Growing up, seasons were determined by the smell of spring rains and barn-smoked tobacco, corn dust hanging in the evening fog and the clear-aired chill of winter. Just as familiar were the crop cycles of family farms and the advertised goods of local Amish communities. Springtime heralded turkey hunting and frog-gigging season while autumn was for doves, ducks, and deer. We were masters of the land, people of the earth.

Harvests saw fewer hours of daylight and, consequently, more empty seats in the classroom. Periodically, between tobacco, corn, soybeans, and the occasional cotton crop, fields would be left fallow – to rest and recuperate necessary minerals and nutrients from the exhaustion of near-constant production. At times, the fields grew wild on their own while others were torched, reduced to ash.

These bewitching rhythms of rural life influence the dialects and decisions of its peoples – and necessarily much of their politics and faith. The pride of rural folk is strong, the hospitality – or grudge-holding – legendary. Years later, these rhythms hold a special place in my heart and serve as mental reminders of the cycles of life.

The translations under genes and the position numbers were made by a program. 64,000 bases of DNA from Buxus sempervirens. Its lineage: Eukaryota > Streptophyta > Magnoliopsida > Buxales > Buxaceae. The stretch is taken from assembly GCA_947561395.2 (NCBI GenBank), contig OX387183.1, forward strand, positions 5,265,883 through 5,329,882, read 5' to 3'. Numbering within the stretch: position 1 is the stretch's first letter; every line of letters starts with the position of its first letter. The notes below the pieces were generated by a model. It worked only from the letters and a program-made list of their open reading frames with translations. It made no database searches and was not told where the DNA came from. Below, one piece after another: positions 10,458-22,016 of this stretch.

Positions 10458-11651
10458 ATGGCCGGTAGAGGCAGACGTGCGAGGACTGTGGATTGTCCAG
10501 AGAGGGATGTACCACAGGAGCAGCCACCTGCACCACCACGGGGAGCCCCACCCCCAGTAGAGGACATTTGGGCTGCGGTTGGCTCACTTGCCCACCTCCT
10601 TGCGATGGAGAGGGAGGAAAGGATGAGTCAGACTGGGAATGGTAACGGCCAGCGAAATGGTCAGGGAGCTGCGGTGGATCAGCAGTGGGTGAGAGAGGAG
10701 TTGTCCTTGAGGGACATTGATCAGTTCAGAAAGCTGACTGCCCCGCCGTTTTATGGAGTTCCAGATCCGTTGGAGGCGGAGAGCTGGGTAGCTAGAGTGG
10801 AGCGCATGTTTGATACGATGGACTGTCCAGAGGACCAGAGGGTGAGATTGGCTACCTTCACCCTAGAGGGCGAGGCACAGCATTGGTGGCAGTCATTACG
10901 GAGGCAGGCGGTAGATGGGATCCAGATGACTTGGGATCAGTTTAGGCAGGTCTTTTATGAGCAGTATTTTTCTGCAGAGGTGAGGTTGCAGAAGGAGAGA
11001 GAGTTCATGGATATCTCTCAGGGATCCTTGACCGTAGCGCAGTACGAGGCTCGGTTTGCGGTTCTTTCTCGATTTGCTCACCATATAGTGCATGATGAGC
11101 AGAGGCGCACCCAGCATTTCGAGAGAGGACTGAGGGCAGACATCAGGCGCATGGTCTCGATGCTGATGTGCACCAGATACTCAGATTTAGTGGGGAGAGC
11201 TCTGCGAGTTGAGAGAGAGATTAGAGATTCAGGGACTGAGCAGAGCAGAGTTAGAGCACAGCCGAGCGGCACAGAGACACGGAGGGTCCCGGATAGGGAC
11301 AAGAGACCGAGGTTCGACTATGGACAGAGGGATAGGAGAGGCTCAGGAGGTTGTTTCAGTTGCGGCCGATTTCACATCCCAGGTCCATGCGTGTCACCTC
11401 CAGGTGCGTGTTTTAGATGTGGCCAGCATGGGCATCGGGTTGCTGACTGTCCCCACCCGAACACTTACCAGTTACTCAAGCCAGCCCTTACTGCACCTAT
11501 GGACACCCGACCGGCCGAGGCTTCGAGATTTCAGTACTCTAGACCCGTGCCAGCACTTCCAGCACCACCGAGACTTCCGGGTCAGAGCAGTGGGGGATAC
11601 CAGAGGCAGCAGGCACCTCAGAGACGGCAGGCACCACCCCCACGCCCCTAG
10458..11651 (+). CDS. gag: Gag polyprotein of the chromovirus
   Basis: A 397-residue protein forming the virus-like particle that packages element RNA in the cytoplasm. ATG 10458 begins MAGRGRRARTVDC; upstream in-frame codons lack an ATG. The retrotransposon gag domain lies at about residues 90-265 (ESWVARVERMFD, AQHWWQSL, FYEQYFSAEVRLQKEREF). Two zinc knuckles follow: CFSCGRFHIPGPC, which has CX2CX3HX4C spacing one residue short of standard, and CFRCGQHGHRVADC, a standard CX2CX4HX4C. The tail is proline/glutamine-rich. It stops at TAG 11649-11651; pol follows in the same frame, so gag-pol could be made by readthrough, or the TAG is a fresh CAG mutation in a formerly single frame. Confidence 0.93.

Still, too, I am reminded of the necessity to periodically purge one’s mental fields – to question, examine, and, if required, refresh one’s beliefs, perceptions, and attitudes. Without doing so, we run the risk of depletion and living unexamined life. At times, the weeds growing in one’s mental fields may become so noxious as to require a full-scale torching to ensure future health and wellbeing.

I have experienced this pattern many times over the years. It is one I relish and hope never becomes tiring or seen as unnecessary. It is through living intentionally and consistently questioning perceptions of reality that we commit to an ever-evolving state of being. Much like my previous musing on being a stream – or a rock within the flow of the stream – I also contemplate the health of my “crops”, my “soil”.

I leave you with a few frequently pondered questions:

How often do you examine the roots of your opinions, beliefs, and attitudes? 

When was the last time you changed your mind about something small? Something significant? 

Does the act of self-reflection fill you with pain – or does it excite and refresh you? 

How can we consistently strive towards our highest good – the best version of ourselves? 

If all else fails and you find yourself stuck, repeating dramas and unhealthy storylines, raze your fields and see what returns. You might be surprised with the results.

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